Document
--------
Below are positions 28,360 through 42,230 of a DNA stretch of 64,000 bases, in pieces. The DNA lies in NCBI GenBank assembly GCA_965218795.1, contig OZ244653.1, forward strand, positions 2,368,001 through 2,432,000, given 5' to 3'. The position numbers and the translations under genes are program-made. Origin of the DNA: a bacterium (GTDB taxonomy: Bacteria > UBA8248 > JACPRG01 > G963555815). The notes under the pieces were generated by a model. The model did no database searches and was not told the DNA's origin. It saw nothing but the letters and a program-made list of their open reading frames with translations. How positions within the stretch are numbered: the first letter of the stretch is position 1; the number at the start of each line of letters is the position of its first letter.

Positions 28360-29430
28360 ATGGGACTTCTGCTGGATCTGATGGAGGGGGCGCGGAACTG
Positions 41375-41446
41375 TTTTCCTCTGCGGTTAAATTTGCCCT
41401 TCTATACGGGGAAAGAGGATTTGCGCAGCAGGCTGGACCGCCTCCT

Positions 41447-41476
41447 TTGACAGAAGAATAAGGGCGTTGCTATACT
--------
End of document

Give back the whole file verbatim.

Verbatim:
Below are positions 28,360 through 42,230 of a DNA stretch of 64,000 bases, in pieces. The DNA lies in NCBI GenBank assembly GCA_965218795.1, contig OZ244653.1, forward strand, positions 2,368,001 through 2,432,000, given 5' to 3'. The position numbers and the translations under genes are program-made. Origin of the DNA: a bacterium (GTDB taxonomy: Bacteria > UBA8248 > JACPRG01 > G963555815). The notes under the pieces were generated by a model. The model did no database searches and was not told the DNA's origin. It saw nothing but the letters and a program-made list of their open reading frames with translations. How positions within the stretch are numbered: the first letter of the stretch is position 1; the number at the start of each line of letters is the position of its first letter.

Positions 28360-29430
28360 ATGGGACTTCTGCTGGATCTGATGGAGGGGGCGCGGAACTG
Positions 41375-41446
41375 TTTTCCTCTGCGGTTAAATTTGCCCT
41401 TCTATACGGGGAAAGAGGATTTGCGCAGCAGGCTGGACCGCCTCCT

Positions 41447-41476
41447 TTGACAGAAGAATAAGGGCGTTGCTATACT